Ireland has strongest April on record for generating wind energy

IRELAND GENERATED A higher proportion of its energy through wind power last month than ever before, a new report by Wind Energy Ireland has revealed.

This was also an increase of 7% in wind energy generation from April 2021.

The April Wind Energy report found that 32% of the country’s power was generated by wind turbines at a time when consumers are facing increasing energy costs due to the rising price of fuel.

The report said that power generated from turbines in April helped to push down the average wholesale price of electricity for the month to €218.26 per megawatt-hour from its record high of €293.25 in March.

The average household consumes 4.6 megawatt-hours of electricity each year.

This was also an increase of 7% in wind energy generation from April 2021.

The report found that the average price of electricity was 18.5% lower on April’s windiest days when compared to days with the little or no wind.

Noel Cunniffe, CEO of Wind Energy Ireland, welcomed the publication of the record-breaking data.

Every month wind energy is cutting our carbon emissions and helping to insulate Irish consumers from the worst effects of our dependence on expensive imported gas,” he said.

“Every new wind farm and solar farm connecting to the electricity system helps to make Ireland more energy independent. We need to accelerate the development of clean, cheap, renewable energy to push fossil fuels out of the electricity market.”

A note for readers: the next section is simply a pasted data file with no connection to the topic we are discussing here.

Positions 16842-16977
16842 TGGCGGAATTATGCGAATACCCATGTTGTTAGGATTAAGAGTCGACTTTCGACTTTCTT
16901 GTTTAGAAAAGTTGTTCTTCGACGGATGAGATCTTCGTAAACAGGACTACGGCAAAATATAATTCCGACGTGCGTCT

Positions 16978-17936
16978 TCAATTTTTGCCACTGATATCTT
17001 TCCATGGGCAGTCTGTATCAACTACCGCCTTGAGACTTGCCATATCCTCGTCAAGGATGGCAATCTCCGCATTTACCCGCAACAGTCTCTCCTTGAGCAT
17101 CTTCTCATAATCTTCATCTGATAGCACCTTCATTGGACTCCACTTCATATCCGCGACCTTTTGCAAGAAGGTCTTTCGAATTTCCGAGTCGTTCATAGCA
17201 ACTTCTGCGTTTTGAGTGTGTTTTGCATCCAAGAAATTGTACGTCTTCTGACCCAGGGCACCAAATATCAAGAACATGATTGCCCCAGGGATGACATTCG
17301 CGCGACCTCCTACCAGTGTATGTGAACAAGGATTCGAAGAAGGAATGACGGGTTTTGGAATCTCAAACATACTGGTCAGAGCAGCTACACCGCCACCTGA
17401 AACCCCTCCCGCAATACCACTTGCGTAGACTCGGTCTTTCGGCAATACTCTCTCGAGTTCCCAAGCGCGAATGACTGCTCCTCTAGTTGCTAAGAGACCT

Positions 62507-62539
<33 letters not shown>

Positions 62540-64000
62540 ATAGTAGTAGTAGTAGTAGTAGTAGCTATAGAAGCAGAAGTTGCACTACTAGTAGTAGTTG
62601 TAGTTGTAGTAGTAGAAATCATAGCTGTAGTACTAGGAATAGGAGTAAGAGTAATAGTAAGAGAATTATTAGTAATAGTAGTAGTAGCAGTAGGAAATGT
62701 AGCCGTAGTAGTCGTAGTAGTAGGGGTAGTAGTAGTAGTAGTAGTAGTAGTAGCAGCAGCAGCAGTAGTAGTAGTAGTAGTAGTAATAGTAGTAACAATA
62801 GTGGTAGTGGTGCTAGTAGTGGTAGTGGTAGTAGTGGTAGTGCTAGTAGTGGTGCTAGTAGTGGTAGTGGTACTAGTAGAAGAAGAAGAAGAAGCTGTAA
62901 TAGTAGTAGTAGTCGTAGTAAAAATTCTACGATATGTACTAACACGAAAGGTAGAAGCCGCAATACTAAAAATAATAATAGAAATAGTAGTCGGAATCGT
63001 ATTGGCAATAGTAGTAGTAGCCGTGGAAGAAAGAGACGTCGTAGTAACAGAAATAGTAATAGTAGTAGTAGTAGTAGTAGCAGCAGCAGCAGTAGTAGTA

Cunniffe blames this reliance on fossil fuels electricity prices being 155% higher than they were last April.

“Our planning system must be reformed and properly resourced to ensure that the renewable energy projects needed by the Climate Action Plan can get properly, but quickly, examined and we can move forward with getting those projects built.”

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April followed a strong first quarter of the year for wind energy, during which wind contributed 39% of Ireland’s generating capacity.

Electricity prices in Ireland remain are the fourth highest in the EU and 26% higher than the EU average.

Many energy suppliers have announced that price increases would be taking effect during the year, with Electric Ireland electricity prices set to rise by 23.4%: an additional €297.58 per year.

In April Eirgrid announced that up to three quarters of electricity flowing through the national electricity grid at any time can now come from variable renewable sources following an eleven month project on the grid.

The company now aims to continue upgrading the grid to increase this figure to 95% by 2030 in order to achieve Government renewable energy targets.

Wind Energy Ireland has said that Ireland’s electricity can be net zero emissions by 2035.

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